And Emanuel was especially aggressive in his use of TIF accounts. The total siphoned away from schools and other baseline services hit $561 million in 2016 alone and jumped to $660 million – a third of all property tax collected by Chicago – in 2017. Because Rahm’s policies prevent that money from going to the struggling school system, CPS had to seek a state bailout worth well over $200 million in 2016.


The flood of cash into TIF accounts put the lie to the crisis narrative propagated by those in favor of cutting back public education services and diverting more public dollars to charter school organizations like UNO, the venerable Latinx organizing network in Chicago that rapidly built 16 charters and used state and city money to give lucrative construction contracts to family members of both board members and local pols to whom it owed favors.

So, there are those who do profit from Emanuelism. But they tend to be private entities. During Emanuel’s tenure, TIF pelf flowed into shiny entertainment districts instead of the blighted neighborhoods pitched as the policy’s priority recipient. It went to health care companies instead of public mental health facilities. It was routed to tourist attractions like the city’s Navy Pier rehabilitation instead of the after-school programs and mentoring services and skills-building programs for adults that locals in the city’s struggling communities of color have long sought. This shuffling of public dollars into private hands delivered some job growth, though not dramatically more than could be derived from a more responsible, communal allocation. And all the while, those who could not get their kid into the glossy new charters watched the schools and community services in their neighborhoods wither under the ever-increasing pressures manufactured by the tax revenue diversion scheme.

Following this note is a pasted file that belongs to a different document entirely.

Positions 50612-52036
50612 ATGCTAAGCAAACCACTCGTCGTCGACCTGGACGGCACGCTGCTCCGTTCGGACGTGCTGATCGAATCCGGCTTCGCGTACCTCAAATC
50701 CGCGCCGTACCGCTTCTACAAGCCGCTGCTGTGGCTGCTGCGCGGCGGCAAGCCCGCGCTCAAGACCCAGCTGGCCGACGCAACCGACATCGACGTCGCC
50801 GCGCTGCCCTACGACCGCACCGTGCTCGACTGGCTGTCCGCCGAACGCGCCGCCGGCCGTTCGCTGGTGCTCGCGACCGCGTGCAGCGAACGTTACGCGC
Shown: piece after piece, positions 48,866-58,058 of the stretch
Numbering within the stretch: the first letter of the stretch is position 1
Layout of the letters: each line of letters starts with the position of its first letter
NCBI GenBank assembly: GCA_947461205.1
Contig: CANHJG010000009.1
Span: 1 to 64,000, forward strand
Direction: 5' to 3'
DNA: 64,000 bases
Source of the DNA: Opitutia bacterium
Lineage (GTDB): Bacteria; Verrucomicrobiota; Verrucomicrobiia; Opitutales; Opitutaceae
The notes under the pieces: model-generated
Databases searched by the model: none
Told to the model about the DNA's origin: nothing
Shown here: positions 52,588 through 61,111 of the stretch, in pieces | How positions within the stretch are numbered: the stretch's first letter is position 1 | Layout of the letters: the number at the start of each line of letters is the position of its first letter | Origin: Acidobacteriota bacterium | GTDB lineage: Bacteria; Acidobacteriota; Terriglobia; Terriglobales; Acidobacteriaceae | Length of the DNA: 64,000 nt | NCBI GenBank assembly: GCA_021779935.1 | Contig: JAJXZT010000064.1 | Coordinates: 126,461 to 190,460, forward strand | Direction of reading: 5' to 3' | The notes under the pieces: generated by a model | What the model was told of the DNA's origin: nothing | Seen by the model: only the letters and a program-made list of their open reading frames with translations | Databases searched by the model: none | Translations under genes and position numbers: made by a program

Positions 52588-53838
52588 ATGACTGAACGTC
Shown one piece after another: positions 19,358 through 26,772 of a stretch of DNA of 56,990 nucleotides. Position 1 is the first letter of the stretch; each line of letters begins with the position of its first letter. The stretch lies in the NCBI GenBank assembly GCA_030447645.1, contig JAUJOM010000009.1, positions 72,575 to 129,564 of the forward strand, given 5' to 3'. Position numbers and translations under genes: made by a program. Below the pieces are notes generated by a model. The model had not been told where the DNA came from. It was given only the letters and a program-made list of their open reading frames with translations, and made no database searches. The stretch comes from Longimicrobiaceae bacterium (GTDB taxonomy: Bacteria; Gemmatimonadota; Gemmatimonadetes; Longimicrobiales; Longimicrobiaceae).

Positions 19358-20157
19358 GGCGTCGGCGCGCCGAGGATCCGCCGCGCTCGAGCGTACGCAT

Chicago’s specific story under Emanuelism has enough scandalous ins and outs to numb the mind, and raking through the wonky weeds beneath it all could carry more than a few book proposals. But it all follows the same logic that has infused the national Democratic party since Rahm’s first White House stint in the 90s, and even earlier for many in the party.

Rahm’s long, national tail

The ideological and tactical tensions within the Democratic Party are typically portrayed as an issue of personalities. Campaign strategists tend prefer this simplistic, reductive framing of disputes; it suits their objectives to reduce their sloganeering to poll-tested superficialities.

It’s impossible to understand how Rahm fits into that malign framing of American politics without beginning from a superficial perspective: the country’s overall political outlook at the end of President George W. Bush’s time in office.


For a certain generation of young people in the Bush years who imagined futures in politics, Emanuel was a hero of sorts. A practical hands-in-the-dirt doer, yes, but more importantly a sharp-tongued disciplinarian inside a party that mostly blamed Ralph Nader for an election where Al Gore failed to win his home state. Rahm’s career looked like the blueprint for people eager to rescue everything from civil liberties to foreign relations to poverty policy from the all-snaring jingoism of the post-9/11, post Bush v Gore world. If people who proudly nursed their Bush-era sorrows by watching The West Wing saw John McCain as symbolic of a stubborn bipartisan rationality, Rahm stood as the exemplar for the another subset of those fantasists — those annoyed the show hadn’t aired on HBO so the characters could cuss like sailors.